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Candida Albicans

posted 8 May 2015, 03:54 by Tim Elliston   [ updated 14 May 2015, 08:55 ]
By Cynthia Sillars

Candida albicans is a normally inoffensive yeast-organism found in the intestines. I have to say this as an introduction because from this point forward, what I have to write is largely ignored as a cause of ill health simply because it is supposed to be present in the gut. So what's the problem, and why does it become a problem?

In certain conditions Candida proliferates and becomes aggressive; this can be down to many factors, but the one that stands out is a rapid overgrowth of the fungus after taking anti biotics. The anti biotics may be life saving, but the quality of life if the yeast overgrowth is not brought back under control can be very poor.

The sort of signs and symptoms of an overgrowth of Candida Albicans are as follows:-
  • Abdominal bloating and gas
  • Thrush of mouth, vagina, penis or anus
  • Sugar cravings
  • Athletes foot or fungal nail infections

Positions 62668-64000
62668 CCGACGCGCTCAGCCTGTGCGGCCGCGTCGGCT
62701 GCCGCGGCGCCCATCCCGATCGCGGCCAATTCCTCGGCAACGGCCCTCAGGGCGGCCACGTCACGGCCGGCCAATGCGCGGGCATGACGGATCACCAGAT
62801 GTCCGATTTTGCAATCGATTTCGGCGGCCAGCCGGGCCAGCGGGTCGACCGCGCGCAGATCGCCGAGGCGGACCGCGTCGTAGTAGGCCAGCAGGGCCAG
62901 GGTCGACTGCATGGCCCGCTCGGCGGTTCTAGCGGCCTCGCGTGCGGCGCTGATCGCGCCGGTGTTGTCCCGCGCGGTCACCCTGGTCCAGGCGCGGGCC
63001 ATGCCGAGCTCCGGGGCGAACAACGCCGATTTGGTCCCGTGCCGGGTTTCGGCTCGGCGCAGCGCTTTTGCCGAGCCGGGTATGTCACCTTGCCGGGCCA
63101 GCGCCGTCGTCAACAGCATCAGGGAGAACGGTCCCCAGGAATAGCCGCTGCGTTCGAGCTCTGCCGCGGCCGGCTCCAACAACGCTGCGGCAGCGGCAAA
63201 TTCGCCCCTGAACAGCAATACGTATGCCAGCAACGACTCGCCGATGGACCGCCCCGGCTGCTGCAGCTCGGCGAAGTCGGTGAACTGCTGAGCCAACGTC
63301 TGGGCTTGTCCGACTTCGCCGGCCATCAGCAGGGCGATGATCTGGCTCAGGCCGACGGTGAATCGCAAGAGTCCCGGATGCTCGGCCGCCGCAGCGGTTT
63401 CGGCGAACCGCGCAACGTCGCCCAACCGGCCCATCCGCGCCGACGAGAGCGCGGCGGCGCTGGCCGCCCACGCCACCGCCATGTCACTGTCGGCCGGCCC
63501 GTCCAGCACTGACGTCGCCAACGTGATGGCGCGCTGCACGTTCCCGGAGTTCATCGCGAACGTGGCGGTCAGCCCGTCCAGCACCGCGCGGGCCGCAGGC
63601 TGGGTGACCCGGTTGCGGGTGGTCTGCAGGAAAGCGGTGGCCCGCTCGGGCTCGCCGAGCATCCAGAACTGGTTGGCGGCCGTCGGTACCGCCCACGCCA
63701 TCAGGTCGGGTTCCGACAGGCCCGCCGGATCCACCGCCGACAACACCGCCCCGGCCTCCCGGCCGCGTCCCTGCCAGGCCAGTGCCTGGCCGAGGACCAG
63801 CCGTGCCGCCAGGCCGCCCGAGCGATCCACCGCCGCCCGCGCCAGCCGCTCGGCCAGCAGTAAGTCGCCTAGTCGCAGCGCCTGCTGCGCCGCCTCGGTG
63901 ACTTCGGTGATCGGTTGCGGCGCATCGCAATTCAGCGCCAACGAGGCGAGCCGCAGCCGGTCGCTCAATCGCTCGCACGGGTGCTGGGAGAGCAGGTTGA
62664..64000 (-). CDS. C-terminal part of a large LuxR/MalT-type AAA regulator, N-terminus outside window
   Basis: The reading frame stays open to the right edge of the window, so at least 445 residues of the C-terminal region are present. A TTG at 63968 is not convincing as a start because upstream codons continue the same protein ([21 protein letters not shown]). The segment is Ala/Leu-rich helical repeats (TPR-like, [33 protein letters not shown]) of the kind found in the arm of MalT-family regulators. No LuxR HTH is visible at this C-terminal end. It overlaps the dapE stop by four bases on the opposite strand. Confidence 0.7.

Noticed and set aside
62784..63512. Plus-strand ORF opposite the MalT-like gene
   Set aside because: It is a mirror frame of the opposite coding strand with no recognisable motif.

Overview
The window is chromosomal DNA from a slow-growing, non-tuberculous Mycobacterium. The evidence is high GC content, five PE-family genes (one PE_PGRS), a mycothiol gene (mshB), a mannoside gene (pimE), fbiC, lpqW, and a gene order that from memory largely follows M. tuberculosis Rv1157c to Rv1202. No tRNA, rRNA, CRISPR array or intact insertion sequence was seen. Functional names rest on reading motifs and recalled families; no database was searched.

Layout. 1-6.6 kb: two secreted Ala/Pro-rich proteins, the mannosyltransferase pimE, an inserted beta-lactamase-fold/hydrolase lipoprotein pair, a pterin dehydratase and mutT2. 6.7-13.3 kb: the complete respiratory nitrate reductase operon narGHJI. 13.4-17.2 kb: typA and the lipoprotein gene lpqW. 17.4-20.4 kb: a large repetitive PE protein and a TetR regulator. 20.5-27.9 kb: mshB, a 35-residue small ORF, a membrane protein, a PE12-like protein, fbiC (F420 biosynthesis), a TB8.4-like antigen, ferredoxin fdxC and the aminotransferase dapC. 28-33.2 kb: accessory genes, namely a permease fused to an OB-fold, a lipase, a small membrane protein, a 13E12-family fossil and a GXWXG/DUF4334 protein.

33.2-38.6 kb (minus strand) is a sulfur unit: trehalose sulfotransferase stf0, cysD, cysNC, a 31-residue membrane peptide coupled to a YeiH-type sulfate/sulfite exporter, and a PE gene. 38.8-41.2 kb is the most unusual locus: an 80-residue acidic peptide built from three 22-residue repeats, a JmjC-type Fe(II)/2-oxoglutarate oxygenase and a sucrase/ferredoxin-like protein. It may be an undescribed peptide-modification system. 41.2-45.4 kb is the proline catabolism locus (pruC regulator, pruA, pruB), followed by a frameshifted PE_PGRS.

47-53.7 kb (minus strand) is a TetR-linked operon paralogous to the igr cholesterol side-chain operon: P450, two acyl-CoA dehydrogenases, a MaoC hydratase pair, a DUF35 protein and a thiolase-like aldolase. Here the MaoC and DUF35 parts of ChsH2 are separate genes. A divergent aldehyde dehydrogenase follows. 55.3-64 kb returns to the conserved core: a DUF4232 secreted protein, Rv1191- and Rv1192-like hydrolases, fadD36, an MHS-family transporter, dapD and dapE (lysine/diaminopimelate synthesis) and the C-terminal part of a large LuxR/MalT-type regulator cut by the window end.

• Dandruff
  • Sinusitis or nasal catarrh
  • Pain behind the breastbone
  • Constant tiredness and lethargy
  • Brain fogginess and poor concentration
  • Frontal headaches
  • Pain in muscles or joints
  • Intolerance to perfumes and other smells
  • Symptoms worse in damp weather
I wonder if it is because of our damp summers that I am now seeing so many people who have these symptoms?

What's the solution? Well, diet can play a huge part, but there are problems associated with just eliminating sugars, refined carbohydrates and eating too much fruit. Another often overlooked factor is the disruption to hormones caused by Candida.

Candida has within its structure a steroid binding protein, which allows it to bind with progesterone and other hormones in the endocrine system. Once Candida has bound to the hormone, it is capable of interfering with normal hormonal signals. Hormone conditions associated with Candida proliferation include severe pre menstrual syndrome, possibly endometriosis, thyroid conditions, and a condition first described by the endocrinologist Phyliss Saider as APICH Syndrome (Auto-immune Polyendocrinopathy Immune-disregulation Candidosis Hypersensitivity).

The really important point is that a Candida overgrowth CANNOT be treated successfully with diet alone. It has been shown that if Candida is deprived of sugars, it will begin to feed on proteins, so it is really vital to follow a programme with the support of a practitioner.

I can't emphasis enough the need to take a close look at the disruption to the hormones as well. Long term, this is the biggest problem if Candida is left untreated, or treated with just diet alone.

Cynthia Sillars
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